As the breakaway reached 50km to go, there was just 1-44 between them an ever hastening bunch.

Chavanel and Edet were unable to hack the pace on the next and potentially the most difficult classified climb of the day of the Côte de Menez Quelerc’h.

Calmejane and Skujiņš were able to crest the top with the Latvian able to take maximum points, but their chances of staying out front were looking slim with just 1-54 at the 44.8km to go mark at the top of the climb.

Edet was able to rejoin the two leaders on the descent and through to the final classified climb of Côte de la montagne de Locronan, but their gap was under a minute on that final climb.

Frenchman Edet was once again dropped and the remaining two breakaway riders held at around 55 seconds into the last 19km.

By 12km to go though it was clear it wasn’t going to happen for Calmejane and Skujiņš, and they were eventually hoovered up by the BMC led peloton with just over 11km to go.

That was in part thanks to Julian Alaphilippe (Quick-Step) chasing three bonus seconds at the intermediate bonus, with yellow jersey Van Avermaet taking two seconds as he chased him over the line.

Direct Energie then tried to go again with Rein Taaramäe going out and gaining 18 seconds.

The difficult terrain towards the final climb meant it never looked likely for the Estonian, and he was regathered with just 5.7km remaining.

It was then altogether towards the finale, with Sky taking control on the front. That kept the pace high enough in the final couple of kilometres to prevent any early attacks, but it was Philippe Gilbert to go first with 750m to go.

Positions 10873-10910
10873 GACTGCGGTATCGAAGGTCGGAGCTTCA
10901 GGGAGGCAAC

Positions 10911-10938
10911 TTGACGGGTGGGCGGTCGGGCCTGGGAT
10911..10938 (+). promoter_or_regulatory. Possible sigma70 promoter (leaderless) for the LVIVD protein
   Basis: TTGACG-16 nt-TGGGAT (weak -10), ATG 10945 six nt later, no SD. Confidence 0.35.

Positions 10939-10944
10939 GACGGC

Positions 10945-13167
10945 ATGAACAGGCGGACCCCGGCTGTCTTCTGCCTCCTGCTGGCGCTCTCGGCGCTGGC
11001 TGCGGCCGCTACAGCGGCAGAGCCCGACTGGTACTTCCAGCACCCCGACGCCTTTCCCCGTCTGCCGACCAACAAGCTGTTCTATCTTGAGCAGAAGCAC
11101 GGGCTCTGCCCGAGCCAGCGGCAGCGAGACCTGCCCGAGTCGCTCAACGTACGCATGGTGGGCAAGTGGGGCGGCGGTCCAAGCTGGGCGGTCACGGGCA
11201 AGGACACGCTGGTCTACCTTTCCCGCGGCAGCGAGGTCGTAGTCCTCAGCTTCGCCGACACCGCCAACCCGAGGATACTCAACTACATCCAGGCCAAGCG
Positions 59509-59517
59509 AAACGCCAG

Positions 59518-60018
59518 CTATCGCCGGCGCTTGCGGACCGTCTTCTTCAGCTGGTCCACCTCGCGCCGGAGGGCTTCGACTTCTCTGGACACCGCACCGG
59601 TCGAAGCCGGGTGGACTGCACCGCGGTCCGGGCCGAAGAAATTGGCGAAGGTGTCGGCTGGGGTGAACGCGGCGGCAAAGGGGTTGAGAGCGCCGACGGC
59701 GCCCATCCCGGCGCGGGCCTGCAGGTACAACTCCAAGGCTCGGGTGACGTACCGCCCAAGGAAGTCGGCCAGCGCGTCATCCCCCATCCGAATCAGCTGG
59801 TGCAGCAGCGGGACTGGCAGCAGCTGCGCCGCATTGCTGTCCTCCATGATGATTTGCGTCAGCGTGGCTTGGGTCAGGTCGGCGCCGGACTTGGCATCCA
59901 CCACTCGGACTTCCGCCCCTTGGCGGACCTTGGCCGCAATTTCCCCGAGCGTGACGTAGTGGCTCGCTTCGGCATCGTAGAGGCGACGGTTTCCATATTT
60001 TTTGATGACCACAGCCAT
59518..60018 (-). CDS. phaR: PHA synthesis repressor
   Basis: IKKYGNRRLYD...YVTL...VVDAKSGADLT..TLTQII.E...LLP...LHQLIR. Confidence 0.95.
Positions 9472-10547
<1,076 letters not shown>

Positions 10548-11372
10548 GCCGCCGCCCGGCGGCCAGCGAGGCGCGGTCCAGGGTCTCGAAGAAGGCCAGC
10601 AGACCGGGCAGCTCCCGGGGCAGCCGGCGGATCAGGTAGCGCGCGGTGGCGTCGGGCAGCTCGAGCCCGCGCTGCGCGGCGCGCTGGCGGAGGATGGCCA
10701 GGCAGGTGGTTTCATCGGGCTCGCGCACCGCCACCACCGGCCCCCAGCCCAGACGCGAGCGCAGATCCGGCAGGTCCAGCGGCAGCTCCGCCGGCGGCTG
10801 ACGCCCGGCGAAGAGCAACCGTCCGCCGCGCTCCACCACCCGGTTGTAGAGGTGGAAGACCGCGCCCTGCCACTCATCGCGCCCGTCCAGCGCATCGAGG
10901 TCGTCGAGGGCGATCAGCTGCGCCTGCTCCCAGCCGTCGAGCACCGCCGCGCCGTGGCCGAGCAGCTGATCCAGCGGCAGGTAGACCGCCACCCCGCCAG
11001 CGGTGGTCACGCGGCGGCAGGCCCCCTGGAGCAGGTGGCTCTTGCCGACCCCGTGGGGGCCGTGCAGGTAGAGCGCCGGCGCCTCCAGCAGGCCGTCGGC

He was quickly tracked by Van Avermaet, Sagan and his team-mate Alaphilippe, and there was nothing anyone could do to stop the world champion from sprinting to his second win of the Tour.

The Tour continues with another difficult hilly stage on Thursday with a 181km stage from Brest to the Mûr de Bretagne.

Results

Tour de France 2018, stage five: Lorient to Quimper (204.5km)

1 Peter Sagan (Svk) Bora-Hansgrohe, in 4-48-06
2 Sonny Colbrelli (Ita) Bahrain-Merida
3 Philippe Gilbert (Bel) Quick-Step Floors
4 Alejandro Valverde (Esp) Movistar Team
5 Julian Alaphilippe (Fra) Quick-Step Floors
6 Daniel Martin (Irl) UAE Team Emirates
7 Greg Van Avermaet (Bel) BMC Racing Team
8 Søren Kragh Andersen (Den) Team Sunweb
9 Andrea Pasqualon (Ita) Wanty-Groupe Gobert
10 Vincenzo Nibali (Ita) Bahrain-Merida, all same time

Greg Van Avermaet on stage five of the 2018 Tour de France (Sunada)

General classification after stage five

1 Greg Van Avermaet (Bel) BMC Racing Team, in 18-22-00
2 Tejay van Garderen (USA) BMC Racing Team, at 2s
3 Philippe Gilbert (Bel) Quick-Step Floors, at 3s
4 Geraint Thomas (GBr) Team Sky, at 5s
5 Julian Alaphilippe (Fra) Quick-Step Floors 0:00:06
6 Bob Jungels (Lux) Quick-Step Floors, at 9s
7 Tom Dumoulin (Ned) Team Sunweb, at 13s
8 Søren Kragh Andersen (Den) Team Sunweb, st
9 Rigoberto Uran (Col) EF Education First-Drapac, at 37s
10 Rafal Majka (Pol) Bora-Hansgrohe, at 52s